“One thing I can say about Chip is he’s not really into switching up too many things. He feels very confident and comfortable with the system and what we’re able to do out there. At times, teams do a good job of challenging us, but just sticking with it and getting the same opportunities and just knowing maybe one time they might guard us or they might be on our play, but as long as we’re able to keep grinding on it and stick with what we know to do, eventually it’s gonna open up.”
And it did. The Eagles put up 76 points in their next two games. They now find themselves in a first-place tie with the Cowboys, and the offense appears to be on a roll. Read more »
Editor’s Note: This feature will post every Friday. We’ll bring you nuggets from the locker room, scouting reports on the upcoming game, reader e-mail and more.
LeSean McCoy took heavy breaths in between sentences, his forehead glistening with sweat from extra conditioning work after practice.
On the surface, everything is good for the 25-year-old running back. At the halfway point of the season, he’s the NFL’s leading rusher (733 yards). He’s carrying the ball more than ever (19.5 times per game). And he’s averaging a healthy 4.7 yards per carry.
Yet McCoy is in the midst of a mental tug of war in his fifth NFL season. In the past four games, he’s averaging 3.4 yards per carry. The Eagles’ offense has scored just three points the last two weeks, failing to hit on explosive plays and finding difficulty in sustaining drives.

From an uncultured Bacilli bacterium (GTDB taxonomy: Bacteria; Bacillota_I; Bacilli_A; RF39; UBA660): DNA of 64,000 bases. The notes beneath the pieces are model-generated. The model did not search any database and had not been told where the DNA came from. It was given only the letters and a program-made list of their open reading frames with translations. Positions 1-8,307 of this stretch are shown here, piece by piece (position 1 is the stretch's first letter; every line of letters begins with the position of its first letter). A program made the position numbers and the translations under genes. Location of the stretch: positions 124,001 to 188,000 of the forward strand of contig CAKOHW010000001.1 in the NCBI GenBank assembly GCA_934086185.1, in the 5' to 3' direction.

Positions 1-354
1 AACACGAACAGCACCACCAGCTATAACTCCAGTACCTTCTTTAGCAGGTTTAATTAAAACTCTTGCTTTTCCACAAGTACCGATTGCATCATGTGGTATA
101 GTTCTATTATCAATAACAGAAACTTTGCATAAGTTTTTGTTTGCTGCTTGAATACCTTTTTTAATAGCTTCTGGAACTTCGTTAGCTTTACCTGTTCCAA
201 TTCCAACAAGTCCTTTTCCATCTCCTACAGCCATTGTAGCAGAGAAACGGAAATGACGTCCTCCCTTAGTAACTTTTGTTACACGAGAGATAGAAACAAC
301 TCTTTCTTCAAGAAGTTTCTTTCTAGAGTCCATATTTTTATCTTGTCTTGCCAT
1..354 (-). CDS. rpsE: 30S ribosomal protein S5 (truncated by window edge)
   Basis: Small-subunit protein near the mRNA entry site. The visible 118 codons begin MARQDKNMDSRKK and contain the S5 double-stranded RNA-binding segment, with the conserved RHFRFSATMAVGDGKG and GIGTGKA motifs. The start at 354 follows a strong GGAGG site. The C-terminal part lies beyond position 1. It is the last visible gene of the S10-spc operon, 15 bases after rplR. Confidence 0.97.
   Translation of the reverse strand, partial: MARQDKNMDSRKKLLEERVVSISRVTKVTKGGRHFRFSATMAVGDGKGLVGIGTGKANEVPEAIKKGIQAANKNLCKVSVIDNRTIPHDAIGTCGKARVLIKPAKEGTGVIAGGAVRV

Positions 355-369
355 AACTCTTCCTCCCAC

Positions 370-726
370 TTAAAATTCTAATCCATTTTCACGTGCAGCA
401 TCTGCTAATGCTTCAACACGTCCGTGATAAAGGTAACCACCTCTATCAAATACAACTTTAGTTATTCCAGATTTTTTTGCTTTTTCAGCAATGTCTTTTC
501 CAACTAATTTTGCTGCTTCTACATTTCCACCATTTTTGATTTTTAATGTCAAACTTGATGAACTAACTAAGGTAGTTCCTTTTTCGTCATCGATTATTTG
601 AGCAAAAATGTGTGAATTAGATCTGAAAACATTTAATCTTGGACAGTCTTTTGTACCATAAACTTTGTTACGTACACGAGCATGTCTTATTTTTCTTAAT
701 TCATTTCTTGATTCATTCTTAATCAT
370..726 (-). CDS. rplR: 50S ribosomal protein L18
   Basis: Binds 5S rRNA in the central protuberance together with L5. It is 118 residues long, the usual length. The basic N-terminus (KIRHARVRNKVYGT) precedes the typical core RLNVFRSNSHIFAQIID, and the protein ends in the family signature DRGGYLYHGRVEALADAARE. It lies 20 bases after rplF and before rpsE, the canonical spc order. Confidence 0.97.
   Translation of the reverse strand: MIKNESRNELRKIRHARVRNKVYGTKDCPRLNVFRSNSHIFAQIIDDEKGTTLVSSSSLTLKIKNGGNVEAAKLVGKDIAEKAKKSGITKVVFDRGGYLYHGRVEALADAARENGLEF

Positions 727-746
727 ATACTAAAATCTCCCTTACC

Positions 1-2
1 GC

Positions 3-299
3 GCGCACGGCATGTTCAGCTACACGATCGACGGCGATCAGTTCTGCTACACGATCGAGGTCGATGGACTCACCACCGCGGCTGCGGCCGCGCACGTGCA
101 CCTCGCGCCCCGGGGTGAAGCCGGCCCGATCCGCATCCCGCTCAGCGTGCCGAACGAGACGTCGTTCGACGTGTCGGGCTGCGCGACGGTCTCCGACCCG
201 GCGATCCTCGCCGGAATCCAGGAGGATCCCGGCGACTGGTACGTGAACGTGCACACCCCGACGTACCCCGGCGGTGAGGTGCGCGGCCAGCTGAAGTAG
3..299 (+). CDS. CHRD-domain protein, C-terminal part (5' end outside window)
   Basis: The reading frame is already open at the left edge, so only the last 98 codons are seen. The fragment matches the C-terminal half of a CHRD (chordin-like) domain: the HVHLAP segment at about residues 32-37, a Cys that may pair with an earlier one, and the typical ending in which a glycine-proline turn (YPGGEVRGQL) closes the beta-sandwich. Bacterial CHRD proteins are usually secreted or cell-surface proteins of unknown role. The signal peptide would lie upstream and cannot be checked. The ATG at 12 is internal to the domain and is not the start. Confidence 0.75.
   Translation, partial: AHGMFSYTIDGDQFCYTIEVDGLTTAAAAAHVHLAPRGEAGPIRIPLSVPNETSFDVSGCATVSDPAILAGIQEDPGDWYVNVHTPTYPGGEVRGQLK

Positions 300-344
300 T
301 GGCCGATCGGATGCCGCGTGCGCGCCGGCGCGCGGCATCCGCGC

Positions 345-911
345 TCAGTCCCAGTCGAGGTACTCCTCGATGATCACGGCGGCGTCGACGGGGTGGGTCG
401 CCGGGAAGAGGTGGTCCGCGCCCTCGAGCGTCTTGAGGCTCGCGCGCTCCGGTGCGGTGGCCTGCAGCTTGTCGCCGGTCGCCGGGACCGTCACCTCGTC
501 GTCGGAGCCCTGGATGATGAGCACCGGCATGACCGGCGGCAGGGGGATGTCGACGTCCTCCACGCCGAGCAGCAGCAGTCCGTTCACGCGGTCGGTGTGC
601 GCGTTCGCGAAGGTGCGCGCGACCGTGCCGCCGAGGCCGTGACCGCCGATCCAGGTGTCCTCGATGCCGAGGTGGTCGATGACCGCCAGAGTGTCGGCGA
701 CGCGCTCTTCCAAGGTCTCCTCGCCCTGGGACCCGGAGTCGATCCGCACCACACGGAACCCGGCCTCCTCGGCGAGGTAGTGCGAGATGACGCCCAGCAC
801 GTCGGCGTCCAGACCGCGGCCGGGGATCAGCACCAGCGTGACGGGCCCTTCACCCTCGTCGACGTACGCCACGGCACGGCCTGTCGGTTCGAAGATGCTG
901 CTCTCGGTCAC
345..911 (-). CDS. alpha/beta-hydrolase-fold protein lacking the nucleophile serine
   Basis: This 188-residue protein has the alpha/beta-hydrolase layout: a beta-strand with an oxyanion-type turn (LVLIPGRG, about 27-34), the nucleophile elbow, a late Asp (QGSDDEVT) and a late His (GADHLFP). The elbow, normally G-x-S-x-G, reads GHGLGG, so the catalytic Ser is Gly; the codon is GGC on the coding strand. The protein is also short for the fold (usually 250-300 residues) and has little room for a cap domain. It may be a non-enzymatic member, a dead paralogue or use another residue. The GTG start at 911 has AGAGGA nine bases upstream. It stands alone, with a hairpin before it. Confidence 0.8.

“Just more attention to really try and contain the backs, keep everything in front of them,” McCoy said when asked this week about opposing defenses. “The backers are way more into the line than usual. And everything just seems so cluttered, seems so packed. That’s probably the biggest difference I’ve noticed. Even on some of the fakes, if it’s a half-fake or an average fake, they’re all on it. So that’s probably the biggest difference I’ve noticed from just early in the season to the last couple weeks.”
Defenses game-plan for the Eagles and make No. 25 their first priority. With a shaky QB situation and one true dangerous threat in the passing game in DeSean Jackson, it’s really a no-brainer. But that has led to tough times for McCoy, who has been critical of himself after each of the last two games. Read more »
We went over the offense on Tuesday. Now here’s a look at how the defense grades out through the first half of the season.
Defensive line: B-
This group has shown more improvement than any other on the team from Week 1 to Week 8. And defensive line coach Jerry Azzinaro deserves credit for that.
Cedric Thornton is playing lights-out on a weekly basis and leads all Eagles D-Linemen with 45 tackles. Fletcher Cox has really come on as of late and has three sacks to go along with a team-high 15 hurries (no other Eagle has more than seven). Isaac Sopoaga was a non-factor, but players like Clifton Geathers on the second team are starting to show flashes.
Opponents are averaging 3.7 YPC vs. the Eagles. Only five teams have posted a lower number. Read more »
Player I’ll be watching
McManus: Nate Allen.
Billy Davis was armed with a few interesting stats when he met with reporters this week. One was that the Eagles’ defense is being thrown on an average of 45 times per game (44.28, actually). That number is so high in part because the Eagles give up a lot underneath in the name of preventing the deep ball.
The Giants were undeterred by this style of defense the last time these two teams played. By Davis’ count, Eli Manning threw deep 11 or 12 times against the Eagles in the first matchup. Manning attempted 52 passes overall in that game.
Safe to say the secondary will be busy again. Allen has been playing better of late, but faces a pretty stiff test on Sunday. Read more »